Monday, 31 August 2009

Problem gambling

...together we can beat the odds.

Instructions for fixing any conceivable computer problem

XKCD comes through for us again.

I'm going to refer all computer-related questions to that URL from now on.

Update: ok, here's a fallback if that one fails - no-one will ever return from that URL.

Pointless referendums

Oh no, not again!

This guy really knows how to waste everybody's time. Clearly he lacks the imagination to find a better way to get publicity for his cause.

It would be nice if he could at least settle on one that he has to pay for himself.

On the other hand, the last one was quite lucrative for me on iPredict...

Sunday, 30 August 2009

How to make a warning marker that will remain undisturbed and comprehensible for 10000 years

An interesting problem in security, engineering and anthropology: marking radioactive waste burial sites.

Don't ride things that make you look smug

Apparently people are annoyed by transportation devices that make it look too easy, like electric bikes and segways.

Unicycling does well out of this effect since it looks a lot harder than it actually is. Certainly most of the reactions I get from people are of amusement (often verging on hilarity), or just that's cool!

Meteor photos

Meteors from all over the place, including the current 2009 Perseids.

Programming editor wars

Yet another 'editor wars' discussion on Hacker News.

I'm always surprised by how many people come out in favour of Emacs and Vi in these debates. Despite their undoubted power in the hands of an experienced user, both feel to me like slightly stone-age tools, wilfully and perversely eschewing recent progress in GUIs, usability, learn-ability, intuitiveness, and unsurprisingness. Admittedly I haven't spent the time to become proficient in either, but with similarly powerful but infinitely more modern tools like jEdit and Eclipse available, why would I?

Powerful tools should have interfaces that empower the new user right away, not cripple them until they fortuitously discover the right tricks, or work through 10 tutorials, or digest the entire manual.

My contributions:

Unicycle comments of the day

By the Overseas Passenger Terminal, which we rode around despite the wind:
Small child: Bikes!
Dad: Yes, bikes. Look, a single bike!
What the hell is a 'single bike'?

On the waterfront near Odlins Plaza:
Girl: Oh look, a tricycle!
Guy: It's a unicycle.
Girl: Could you fall off, so I can laugh at you?
Yes I could, since it was remarkably windy. But I managed not to, at least until we were out of sight - anyway I was too busy laughing myself at the 'tricycle' thing. We speculated that maybe she was counting both of us (Sally was with me on her 'double bike').

Kid near Queen's Wharf:
How do you know all that stuff?

Saturday, 29 August 2009

Unicycle comment of the day

In Californian accent, from some dudes with bikes down by the waterfront:
That's pretty gnarly, dude

Dual screen laptop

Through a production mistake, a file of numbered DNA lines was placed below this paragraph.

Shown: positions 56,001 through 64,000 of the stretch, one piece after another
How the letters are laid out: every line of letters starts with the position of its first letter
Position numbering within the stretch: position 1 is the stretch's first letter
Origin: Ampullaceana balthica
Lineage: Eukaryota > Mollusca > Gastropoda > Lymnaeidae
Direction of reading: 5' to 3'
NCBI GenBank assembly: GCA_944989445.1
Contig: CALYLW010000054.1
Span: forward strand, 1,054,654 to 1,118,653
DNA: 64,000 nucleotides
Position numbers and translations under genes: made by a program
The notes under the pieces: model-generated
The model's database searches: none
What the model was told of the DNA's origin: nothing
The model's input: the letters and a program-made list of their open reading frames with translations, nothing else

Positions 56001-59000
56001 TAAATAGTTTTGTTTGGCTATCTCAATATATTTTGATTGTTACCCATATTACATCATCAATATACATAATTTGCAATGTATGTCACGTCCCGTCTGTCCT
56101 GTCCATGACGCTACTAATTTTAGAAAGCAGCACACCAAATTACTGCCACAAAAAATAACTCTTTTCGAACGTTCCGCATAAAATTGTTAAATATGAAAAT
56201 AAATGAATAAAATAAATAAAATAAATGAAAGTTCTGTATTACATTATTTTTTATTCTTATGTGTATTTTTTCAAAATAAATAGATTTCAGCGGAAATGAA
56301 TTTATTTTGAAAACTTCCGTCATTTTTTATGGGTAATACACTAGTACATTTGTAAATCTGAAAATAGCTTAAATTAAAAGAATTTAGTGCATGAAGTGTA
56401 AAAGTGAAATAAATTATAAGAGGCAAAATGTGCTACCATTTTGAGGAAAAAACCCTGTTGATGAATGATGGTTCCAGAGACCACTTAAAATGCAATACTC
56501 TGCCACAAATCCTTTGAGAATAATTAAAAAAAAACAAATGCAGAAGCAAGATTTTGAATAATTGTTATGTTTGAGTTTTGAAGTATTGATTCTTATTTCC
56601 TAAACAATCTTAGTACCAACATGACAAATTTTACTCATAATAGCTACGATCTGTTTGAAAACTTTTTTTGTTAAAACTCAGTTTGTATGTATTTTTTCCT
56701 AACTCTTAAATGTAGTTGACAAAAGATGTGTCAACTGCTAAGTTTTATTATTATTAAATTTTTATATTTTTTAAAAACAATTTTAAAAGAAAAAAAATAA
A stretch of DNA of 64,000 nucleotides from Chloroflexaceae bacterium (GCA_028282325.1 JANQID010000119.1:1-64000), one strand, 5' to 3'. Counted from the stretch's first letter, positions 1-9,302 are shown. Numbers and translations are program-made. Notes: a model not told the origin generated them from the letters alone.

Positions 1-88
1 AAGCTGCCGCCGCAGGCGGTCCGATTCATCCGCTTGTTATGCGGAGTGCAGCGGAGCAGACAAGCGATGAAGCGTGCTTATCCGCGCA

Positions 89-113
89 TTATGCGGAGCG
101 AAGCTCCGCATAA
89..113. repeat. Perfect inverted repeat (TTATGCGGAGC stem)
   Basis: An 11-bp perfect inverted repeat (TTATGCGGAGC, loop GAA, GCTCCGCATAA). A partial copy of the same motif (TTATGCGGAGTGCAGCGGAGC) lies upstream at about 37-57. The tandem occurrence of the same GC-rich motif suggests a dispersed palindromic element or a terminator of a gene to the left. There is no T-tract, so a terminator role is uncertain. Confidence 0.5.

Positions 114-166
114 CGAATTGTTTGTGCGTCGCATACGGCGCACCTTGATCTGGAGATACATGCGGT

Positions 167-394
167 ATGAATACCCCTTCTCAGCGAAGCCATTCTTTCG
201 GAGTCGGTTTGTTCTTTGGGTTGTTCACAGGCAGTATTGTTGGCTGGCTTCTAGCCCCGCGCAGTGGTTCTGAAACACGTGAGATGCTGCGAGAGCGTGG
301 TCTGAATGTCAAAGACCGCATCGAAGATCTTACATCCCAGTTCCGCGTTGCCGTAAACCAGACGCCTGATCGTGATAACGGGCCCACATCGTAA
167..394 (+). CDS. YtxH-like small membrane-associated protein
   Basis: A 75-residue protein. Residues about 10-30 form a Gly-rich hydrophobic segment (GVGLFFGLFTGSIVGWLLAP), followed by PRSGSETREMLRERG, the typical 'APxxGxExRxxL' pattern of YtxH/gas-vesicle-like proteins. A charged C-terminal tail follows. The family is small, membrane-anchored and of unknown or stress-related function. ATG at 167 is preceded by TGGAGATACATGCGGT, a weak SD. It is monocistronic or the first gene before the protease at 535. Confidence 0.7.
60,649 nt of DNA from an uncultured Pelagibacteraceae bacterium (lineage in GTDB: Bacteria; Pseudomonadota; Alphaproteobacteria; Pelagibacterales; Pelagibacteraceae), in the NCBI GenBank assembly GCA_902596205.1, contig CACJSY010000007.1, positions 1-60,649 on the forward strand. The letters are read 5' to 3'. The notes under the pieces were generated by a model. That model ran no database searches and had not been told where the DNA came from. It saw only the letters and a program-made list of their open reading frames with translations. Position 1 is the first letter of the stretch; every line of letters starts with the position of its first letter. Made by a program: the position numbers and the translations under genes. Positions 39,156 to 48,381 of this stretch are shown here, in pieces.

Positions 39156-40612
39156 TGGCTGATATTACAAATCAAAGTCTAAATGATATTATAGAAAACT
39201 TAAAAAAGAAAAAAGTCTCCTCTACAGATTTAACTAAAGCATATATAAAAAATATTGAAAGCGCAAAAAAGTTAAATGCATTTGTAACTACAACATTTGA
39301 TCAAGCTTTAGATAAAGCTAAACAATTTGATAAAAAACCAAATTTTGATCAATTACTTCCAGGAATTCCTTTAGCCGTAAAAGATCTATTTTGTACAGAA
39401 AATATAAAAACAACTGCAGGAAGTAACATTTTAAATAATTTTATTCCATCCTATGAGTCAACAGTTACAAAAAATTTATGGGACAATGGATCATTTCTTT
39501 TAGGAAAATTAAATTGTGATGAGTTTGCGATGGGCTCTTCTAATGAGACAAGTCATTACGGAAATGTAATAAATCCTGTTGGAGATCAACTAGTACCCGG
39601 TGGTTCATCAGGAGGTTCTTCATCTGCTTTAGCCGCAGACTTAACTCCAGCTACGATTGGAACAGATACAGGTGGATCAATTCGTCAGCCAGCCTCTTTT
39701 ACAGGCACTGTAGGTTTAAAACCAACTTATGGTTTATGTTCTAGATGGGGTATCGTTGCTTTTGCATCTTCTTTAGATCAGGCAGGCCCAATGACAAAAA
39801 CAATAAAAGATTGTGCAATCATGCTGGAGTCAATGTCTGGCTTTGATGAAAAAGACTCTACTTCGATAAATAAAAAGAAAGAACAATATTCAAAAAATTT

Now THIS is about the first new and useful feature in laptop design for quite a few years*:

I think I'll probably wait until the four-screen version comes out though.

*blue lights, pink cases and differently-shaped keys don't count

Friday, 28 August 2009

Next unicycle

I want one of these 29-inch-wheeled mountain unicycles:

I can't go fast enough on my current 24-inch unicycle:
...which I have had since I started learning in March, and which I now use to commute to work (a lot of fun) - it's capable only of a moderate jogging pace, limited by how fast you can pedal without wobbling.

Also the thin road tyre is not so great on uneven ground. The 29-er should be about 20% faster and make it easier to ride over bumps. It also has much better, grippier pedals.

I'm half considering this speedy 36-inch monster:
...which would be 50% faster than my 24-inch, and is quite capable of some offroad riding too. However, it's a much bigger step up in pedalling 'gearing', so I'm worried that I might not be able to get up the Wellington hills at first, or ride slowly enough to cope with pedestrians on the way to work.

Probably I will go for a 29er for now, until I'm a bit more experienced.


Whoah! We just had a nice little earthquake here in Wellington.

It was not (at my location at least) strong enough to cause any damage - except maybe to my nerves. NZ apartment buildings bounce and vibrate and creak quite well.

It was a 5.2 - a respectable minor shake.

Details from GNS Science / GeoNet:
NZ Standard Time:Friday, 28 August 2009 at 2:10 am
Latitude, Longitude:41.44°S, 174.72°E
Location:20 km south of Wellington
Focal depth:30 km
Richter magnitude:5.2
Location map
Shaking reports

Update: there have been aftershocks, but none of it did any damage. More info

Thursday, 27 August 2009

Cruel names and other dangers

My girlfriend came across two kids from the same family, named 'Evie' and 'Flo'.

Who would name their kids Eve 'n' Flo?

NZ has lately been pretty good at producing kids cruelly inflicted with comedy names, guaranteeing them a hellish time growing up (there have even been some court cases where the parents were ordered to change the name), but this is the first I've come across where the comedy involves multiple names.

Wonder if it was deliberate. (Shirley they're not Sirius?)

Wednesday, 26 August 2009

Buy a quad-core xeon server, get a free fishing rod!

Random special offer of the day (seen on - I particularly like the product code:

Only in New Zealand...

Peano cruise

Fed up with endless TV adverts for P&O Cruises, I daydreamed about a competing service that would knock them out of the market.

Peano Cruises - they go on forever and visit absolutely everywhere.

First boot

I think it's about time I had somewhere to collect my rants, ramblings and randomness, so here it is.

Caution: this blog may eventually contain such disparate topics as software, science, prediction markets, and unicycling.